During the 1970s, NSB started the process of finding a replacement for the El 9. New locomotives would cost NOK 20 million, and the company saw it as unrealistic to invest so much in a marginal branch line. NSB had also concluded its away-with-the-steam program, and therefore had a lack of locomotives in general. If a new class of locomotives was to be built, it would have to satisfy more than the requirements for the Flåm Line, so NSB instead started investigating whether any of the older models could be used. Tests were performed in 1971 and 1973 with El 11, built between 1951 and 1964, and El 13, built between 1957 and 1966. Neither was considered optimal: El 11 allowed the train weight to increase to 100 tonnes (98 long tons; 110 short tons), but the train had the steps for the voltage regulator and the commutation set for too high speeds. El 13 had rheostatic brakes, which were not suitable for the gradient; the locomotives were also better suited for mainline service and would therefore not be prioritized for branch lines.
In 1972, the Flåm Line was rebuilt to allow an axle load of 18 tonnes (18 long tons; 20 short tons). El 11 was chosen as El 9's replacement in the mid-1970s, but it was not until November 1980 that El 11.2098 started being rebuilt for its new service. Upgrades included rheostatic brakes and electromagnetic brakes, new speed measurement and curve lights. The locomotive was taken into use on the Flåm Line in June 1982. A year later, El 11.2092 was also taken into use after a similar rebuild. El 9 remained in sporadic use until 1989. Class 69 electric multiple units were taken into use starting on 10 August 1982. These had been allocated to Bergen District for use on the Bergen Commuter Rail, and were also used on the direct trains between Bergen and Flåm. The main disadvantage with the class was the small windows, as the trains were designed for commuter traffic rather than sight-seeing.
In 1990, a fast ferry service was introduced in Sogn with direct services to Bergen. In 1991, the Gudvangen Tunnel opened, giving Flåm a road connection to Gudvangen and terminating the ferry service. NSB was losing money on the line, in part because of very low revenue per rider. The same ticket prices were charged as elsewhere, based on a fee per kilometer; the low speed combined with a lot of free travelers using InterRail tickets gave little revenue. From 1991, the ticket prices were increased as if the line was 20 kilometers (12 mi) longer. In 1992, a new station building was taken into use at Flåm. During the 1990s, X10 commuter trains from Stockholm were borrowed during the summer for extra trains. These trains had larger windows than Class 69, giving better views. A museum and documentation center was established in 1995. Originally located in an annex of Fretheim Hotel, it moved in 1999 to the old station building at Flåm.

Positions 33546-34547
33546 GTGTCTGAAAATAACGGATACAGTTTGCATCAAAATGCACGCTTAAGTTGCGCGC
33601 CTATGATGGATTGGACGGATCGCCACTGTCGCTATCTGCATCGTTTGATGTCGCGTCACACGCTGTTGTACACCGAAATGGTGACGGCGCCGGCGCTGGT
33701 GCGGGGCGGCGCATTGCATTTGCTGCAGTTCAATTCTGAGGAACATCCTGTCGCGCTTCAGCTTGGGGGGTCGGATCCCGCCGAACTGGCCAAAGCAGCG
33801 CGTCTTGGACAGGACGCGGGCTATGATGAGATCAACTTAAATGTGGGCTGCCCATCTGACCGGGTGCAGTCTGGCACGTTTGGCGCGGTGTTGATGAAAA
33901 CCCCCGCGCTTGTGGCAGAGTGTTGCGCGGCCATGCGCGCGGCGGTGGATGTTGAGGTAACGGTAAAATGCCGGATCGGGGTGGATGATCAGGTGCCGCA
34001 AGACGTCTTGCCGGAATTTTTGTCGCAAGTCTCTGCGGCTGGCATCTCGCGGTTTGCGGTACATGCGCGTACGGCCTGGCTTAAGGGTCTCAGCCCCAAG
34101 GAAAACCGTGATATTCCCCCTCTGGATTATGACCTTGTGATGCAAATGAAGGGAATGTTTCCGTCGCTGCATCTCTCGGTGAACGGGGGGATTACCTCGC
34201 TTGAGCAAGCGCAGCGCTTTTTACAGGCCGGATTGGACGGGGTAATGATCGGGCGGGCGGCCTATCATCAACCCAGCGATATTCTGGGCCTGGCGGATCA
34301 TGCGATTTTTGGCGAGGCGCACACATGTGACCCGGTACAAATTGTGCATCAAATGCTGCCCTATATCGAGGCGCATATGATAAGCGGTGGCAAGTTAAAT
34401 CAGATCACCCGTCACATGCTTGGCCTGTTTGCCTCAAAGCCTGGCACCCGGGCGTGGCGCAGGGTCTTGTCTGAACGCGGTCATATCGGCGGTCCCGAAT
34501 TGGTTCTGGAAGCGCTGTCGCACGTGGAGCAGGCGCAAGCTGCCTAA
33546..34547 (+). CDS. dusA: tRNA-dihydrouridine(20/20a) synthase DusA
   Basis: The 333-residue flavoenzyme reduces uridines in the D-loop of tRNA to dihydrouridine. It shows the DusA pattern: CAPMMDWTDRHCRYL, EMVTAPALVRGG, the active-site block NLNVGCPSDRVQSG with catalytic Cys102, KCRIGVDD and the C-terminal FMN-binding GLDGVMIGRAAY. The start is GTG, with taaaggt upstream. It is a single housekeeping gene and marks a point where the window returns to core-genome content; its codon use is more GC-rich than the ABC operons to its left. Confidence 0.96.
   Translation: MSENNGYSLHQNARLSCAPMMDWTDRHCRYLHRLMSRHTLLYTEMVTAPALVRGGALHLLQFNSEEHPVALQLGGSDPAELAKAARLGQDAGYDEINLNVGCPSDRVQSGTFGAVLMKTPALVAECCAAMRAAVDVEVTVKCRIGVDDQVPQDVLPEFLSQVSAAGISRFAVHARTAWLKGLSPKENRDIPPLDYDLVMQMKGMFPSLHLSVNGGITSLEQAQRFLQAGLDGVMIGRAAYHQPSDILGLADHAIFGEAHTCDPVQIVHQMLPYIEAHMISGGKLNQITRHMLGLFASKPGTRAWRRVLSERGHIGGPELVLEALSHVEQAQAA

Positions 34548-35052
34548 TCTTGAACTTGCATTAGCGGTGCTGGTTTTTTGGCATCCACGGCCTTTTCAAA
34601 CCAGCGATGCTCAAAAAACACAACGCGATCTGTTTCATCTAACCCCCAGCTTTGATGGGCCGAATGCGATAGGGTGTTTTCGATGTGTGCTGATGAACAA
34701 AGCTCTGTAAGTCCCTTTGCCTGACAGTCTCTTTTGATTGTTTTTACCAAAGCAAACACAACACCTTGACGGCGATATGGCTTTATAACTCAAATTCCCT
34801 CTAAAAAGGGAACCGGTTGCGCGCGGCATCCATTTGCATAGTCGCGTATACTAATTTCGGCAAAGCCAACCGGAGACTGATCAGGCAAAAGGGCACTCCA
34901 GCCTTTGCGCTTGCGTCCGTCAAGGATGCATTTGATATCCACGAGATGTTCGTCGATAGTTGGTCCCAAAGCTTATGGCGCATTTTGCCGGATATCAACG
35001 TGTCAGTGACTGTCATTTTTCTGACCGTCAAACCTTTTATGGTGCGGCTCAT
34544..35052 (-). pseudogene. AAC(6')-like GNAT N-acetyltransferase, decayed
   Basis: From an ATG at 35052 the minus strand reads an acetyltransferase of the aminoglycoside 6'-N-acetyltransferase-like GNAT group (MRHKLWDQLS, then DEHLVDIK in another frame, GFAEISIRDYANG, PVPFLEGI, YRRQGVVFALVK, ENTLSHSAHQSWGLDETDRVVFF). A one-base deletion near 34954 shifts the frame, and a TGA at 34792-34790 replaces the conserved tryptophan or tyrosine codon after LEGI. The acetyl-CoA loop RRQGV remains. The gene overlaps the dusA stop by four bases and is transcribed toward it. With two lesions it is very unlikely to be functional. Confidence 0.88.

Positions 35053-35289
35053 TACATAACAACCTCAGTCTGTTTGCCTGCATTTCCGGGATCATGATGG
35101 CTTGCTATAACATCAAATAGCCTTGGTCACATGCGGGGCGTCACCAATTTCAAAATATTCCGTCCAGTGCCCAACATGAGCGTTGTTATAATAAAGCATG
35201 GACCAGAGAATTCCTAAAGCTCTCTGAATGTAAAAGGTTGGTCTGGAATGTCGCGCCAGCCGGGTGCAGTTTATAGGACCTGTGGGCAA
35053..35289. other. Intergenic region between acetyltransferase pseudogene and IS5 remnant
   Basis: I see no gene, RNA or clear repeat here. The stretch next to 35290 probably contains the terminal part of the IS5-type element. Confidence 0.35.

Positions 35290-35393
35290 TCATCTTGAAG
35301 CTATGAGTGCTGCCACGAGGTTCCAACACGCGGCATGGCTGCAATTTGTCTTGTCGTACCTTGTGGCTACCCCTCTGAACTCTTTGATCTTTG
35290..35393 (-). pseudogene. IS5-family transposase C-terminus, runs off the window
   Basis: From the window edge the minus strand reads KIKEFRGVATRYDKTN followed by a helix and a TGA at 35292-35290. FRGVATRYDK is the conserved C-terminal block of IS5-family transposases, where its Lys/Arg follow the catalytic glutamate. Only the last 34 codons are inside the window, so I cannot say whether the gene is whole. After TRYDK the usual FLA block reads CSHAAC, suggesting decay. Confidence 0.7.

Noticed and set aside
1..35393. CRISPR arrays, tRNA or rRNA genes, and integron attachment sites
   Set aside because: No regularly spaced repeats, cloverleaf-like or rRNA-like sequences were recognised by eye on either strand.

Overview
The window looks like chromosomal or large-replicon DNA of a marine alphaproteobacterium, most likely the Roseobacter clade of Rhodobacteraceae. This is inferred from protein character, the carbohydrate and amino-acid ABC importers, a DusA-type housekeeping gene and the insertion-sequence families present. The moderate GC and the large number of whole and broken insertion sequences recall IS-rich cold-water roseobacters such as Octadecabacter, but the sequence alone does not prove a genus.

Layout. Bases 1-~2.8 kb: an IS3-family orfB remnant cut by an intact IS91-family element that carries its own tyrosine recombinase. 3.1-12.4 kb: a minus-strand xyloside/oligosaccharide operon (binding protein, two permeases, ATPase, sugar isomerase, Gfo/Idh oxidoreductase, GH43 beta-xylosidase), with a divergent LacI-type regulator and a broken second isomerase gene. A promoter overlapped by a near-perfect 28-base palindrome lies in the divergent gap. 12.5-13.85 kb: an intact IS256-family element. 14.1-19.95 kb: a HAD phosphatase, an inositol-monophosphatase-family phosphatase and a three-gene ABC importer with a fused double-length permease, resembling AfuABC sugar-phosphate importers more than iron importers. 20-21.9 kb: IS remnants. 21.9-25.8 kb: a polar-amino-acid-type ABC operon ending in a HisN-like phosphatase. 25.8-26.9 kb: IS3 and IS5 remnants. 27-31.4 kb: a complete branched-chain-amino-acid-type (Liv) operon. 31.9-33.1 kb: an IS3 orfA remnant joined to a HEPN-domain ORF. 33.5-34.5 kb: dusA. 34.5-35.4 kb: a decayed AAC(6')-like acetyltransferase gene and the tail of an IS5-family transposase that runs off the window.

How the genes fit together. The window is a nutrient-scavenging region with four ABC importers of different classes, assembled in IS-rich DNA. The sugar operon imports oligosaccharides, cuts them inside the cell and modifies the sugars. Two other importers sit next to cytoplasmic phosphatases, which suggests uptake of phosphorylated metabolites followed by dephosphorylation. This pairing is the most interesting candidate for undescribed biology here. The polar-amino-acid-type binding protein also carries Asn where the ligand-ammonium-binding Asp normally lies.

In March 1997, NSB announced that they had plans to privatize the operations of the line from 1998. The responsibility for setting the schedule, selling tickets and marketing was transferred to Flåm Utvikling, a newly established company that NSB owned 49 percent of, and Aurland Ressursutvikling 51 percent. The latter was owned by Aurland Municipality, the Industrial Development Corporation of Norway and Aurland Sparebank, a local bank. Flåm Utvikling also took over responsibility for other tourism-related activities in Flåm, such as port facilities. NSB would still operate the trains, and Flåm Utvikling would pay NSB the cost of running the trains, but keep the profits from the ticket sales. The Norwegian National Rail Administration, which had been established in 1996 and had taken over the responsibility for infrastructure, retained ownership of the line itself. Flåm Utvikling also started building a cruise ship terminal at Flåm, so tourists could walk ashore and directly to the trains.
With the change of ownership, NSB also decided to replace the aging El 11 with El 17. The locomotives had been delivered in 1987 and were intended for express train service, but had been plagued with technical problems and were not considered reliable enough to operate as single locomotives. The six newest trains of the class were painted in a new green livery and branded as Flåmsbana rather than NSB. Older B3 carriages were renovated, given new panorama windows and painted in the same color scheme and taken into use on the line. In October 2000, NSB sold its shares in Flåm Utvikling to Aurland Ressursutvikling. The line received GSM-R from 1 May 2005. The same year, Nærøyfjord, the neighboring fjord to where Flåm is located, was inscribed as a World Heritage Site.
The line is solely served by a tourist-oriented service operated by the Norwegian State Railways on behalf of Flåm Utvikling. From May through September, there are nine or ten departures in each direction per day. In the rest of the year, there are four. Fares do not follow the normal fares for NSB and are considerably higher than on other train routes. InterRail tickets are not valid for free travel, but give a 30 percent discount. Travel time varies between 50 and 59 minutes between the end stations. In 2007, the line was the third-most visited tourist attraction in Norway and carried 547,000 passengers in 2010. The service is provided by push–pull trains consisting of an El 17 at each end and with B3 carriages. The locomotives were built by Henschel in 1987, with electrical equipment from NEBB. They have a power output of 3,000 kilowatts (4,000 hp) and a Bo'Bo' wheel arrangement.